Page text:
Under the "internal consistency" doctrine articulated by the U.S. Supreme Court under the dormant Commerce Clause, a state tax must be structured so that if every state were to impose an identical tax, interstate commerce would fare no worse than intrastate commerce. Although a relatively recent addition to the Court's Commerce Clause jurisprudence, the doctrine has played a significant role as the basis for the judicial invalidation of a wide array of state and local taxes. In American Trucking Associations, Inc., v. Michigan Public Service Commission, 545 U.S. 429 (2005), however, the Court sustained an admittedly "internally inconsistent" $100 per truck tax over Commerce Clause objections. The case marked a retrenchment -- and arguably an abandonment -- of the internal consistency doctrine as a constraint on state taxation. This article explores the implications of this decision for internal consistency analysis against the background of the doctrine's evolution over the past two decades. While observing that the decision has reconfigured internal consistency doctrine and requires a rethinking of its more expansive applications, the article concludes that the doctrine remains a significant structural restraint on state and local taxation, and it identifies the types of taxing regimes that remain vulnerable to internal consistency attack.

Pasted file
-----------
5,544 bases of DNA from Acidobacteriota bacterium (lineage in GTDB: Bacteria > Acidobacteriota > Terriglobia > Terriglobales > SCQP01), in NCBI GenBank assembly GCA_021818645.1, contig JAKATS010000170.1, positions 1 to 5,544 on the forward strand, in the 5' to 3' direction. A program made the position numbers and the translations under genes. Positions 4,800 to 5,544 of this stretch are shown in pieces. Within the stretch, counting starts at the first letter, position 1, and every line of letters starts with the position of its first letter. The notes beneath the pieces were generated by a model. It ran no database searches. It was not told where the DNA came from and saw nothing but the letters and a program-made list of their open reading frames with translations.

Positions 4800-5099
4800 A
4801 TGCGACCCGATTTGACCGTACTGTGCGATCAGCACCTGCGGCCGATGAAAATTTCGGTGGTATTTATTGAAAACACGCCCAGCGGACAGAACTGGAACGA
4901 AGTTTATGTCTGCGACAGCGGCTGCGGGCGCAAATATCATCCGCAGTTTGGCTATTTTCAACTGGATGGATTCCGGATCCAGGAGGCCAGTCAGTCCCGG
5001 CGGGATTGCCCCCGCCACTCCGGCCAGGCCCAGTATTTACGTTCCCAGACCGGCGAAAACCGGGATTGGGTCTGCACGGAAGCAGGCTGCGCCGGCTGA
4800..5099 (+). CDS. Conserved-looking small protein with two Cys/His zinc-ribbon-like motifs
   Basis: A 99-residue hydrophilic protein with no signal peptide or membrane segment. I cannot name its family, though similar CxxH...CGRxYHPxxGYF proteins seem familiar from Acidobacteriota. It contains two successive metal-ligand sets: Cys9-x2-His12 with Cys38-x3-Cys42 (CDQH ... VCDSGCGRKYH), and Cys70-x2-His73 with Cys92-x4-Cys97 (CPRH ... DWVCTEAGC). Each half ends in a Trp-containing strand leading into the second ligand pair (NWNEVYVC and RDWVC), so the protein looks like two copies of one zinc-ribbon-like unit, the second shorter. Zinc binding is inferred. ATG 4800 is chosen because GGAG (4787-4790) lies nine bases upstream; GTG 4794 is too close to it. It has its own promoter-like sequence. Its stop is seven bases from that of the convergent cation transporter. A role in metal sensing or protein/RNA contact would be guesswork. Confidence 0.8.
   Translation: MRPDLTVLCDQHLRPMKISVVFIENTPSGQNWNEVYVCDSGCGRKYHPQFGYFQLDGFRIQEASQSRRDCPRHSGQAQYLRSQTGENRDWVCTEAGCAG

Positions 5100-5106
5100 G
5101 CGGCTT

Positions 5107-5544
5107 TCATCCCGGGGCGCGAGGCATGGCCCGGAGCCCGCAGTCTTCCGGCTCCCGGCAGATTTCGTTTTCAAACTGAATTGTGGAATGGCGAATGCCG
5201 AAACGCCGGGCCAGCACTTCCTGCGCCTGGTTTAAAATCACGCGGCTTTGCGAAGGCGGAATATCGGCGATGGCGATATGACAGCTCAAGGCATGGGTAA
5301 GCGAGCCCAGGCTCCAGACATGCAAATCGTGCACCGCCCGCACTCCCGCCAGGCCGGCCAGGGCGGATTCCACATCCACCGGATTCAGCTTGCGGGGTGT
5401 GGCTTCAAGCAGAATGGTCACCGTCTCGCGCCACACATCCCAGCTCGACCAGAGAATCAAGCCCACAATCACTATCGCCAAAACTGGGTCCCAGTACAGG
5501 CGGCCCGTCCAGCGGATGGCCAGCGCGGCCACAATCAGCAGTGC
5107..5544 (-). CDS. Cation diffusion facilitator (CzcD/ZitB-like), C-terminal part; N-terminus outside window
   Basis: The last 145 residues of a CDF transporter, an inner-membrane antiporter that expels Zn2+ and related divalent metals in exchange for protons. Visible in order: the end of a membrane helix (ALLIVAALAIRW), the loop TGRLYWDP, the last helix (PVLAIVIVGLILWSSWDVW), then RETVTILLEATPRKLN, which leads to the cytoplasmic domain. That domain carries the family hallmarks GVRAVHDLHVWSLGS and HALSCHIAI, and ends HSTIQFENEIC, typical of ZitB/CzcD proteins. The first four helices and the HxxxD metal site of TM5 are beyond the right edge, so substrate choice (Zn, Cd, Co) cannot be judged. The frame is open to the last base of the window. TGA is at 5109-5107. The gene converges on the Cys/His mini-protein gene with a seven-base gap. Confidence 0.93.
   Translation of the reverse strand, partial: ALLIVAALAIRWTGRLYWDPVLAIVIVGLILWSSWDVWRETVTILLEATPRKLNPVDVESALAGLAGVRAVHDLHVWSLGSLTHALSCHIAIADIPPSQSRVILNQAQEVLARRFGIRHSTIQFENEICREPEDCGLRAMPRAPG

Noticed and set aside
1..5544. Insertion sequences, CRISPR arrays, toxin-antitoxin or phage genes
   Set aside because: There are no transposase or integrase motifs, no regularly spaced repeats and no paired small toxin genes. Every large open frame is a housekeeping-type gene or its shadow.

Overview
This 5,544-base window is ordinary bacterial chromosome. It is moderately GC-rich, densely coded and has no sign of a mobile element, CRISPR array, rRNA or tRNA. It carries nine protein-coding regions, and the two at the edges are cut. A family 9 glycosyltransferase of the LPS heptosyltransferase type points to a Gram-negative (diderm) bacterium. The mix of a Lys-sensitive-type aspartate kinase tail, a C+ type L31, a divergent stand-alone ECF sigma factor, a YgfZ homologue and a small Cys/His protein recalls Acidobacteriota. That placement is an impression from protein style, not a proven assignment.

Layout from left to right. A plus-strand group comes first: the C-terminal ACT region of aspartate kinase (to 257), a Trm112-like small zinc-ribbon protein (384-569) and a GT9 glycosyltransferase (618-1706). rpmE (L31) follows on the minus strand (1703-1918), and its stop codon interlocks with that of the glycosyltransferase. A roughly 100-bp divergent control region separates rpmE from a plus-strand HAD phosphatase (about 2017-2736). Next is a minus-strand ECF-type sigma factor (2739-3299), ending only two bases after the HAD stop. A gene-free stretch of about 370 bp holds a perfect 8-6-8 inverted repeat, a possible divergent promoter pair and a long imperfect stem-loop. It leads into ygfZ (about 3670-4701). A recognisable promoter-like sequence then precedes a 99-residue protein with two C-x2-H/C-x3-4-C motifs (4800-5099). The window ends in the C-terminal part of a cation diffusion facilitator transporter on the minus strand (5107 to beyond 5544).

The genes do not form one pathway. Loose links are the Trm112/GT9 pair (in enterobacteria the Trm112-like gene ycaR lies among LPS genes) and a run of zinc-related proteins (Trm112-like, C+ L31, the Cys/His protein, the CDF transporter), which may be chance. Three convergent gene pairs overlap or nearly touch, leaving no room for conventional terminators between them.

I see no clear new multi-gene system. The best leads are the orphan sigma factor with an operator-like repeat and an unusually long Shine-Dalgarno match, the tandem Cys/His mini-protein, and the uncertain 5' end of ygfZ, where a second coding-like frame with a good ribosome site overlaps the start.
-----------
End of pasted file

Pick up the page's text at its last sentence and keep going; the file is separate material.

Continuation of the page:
Is "Internal Consistency" Dead?: Reflections on an Evolving Commerce Clause Restraint on State Taxation
Available at: https://digitalcommons.law.uga.edu/fac_artchop/364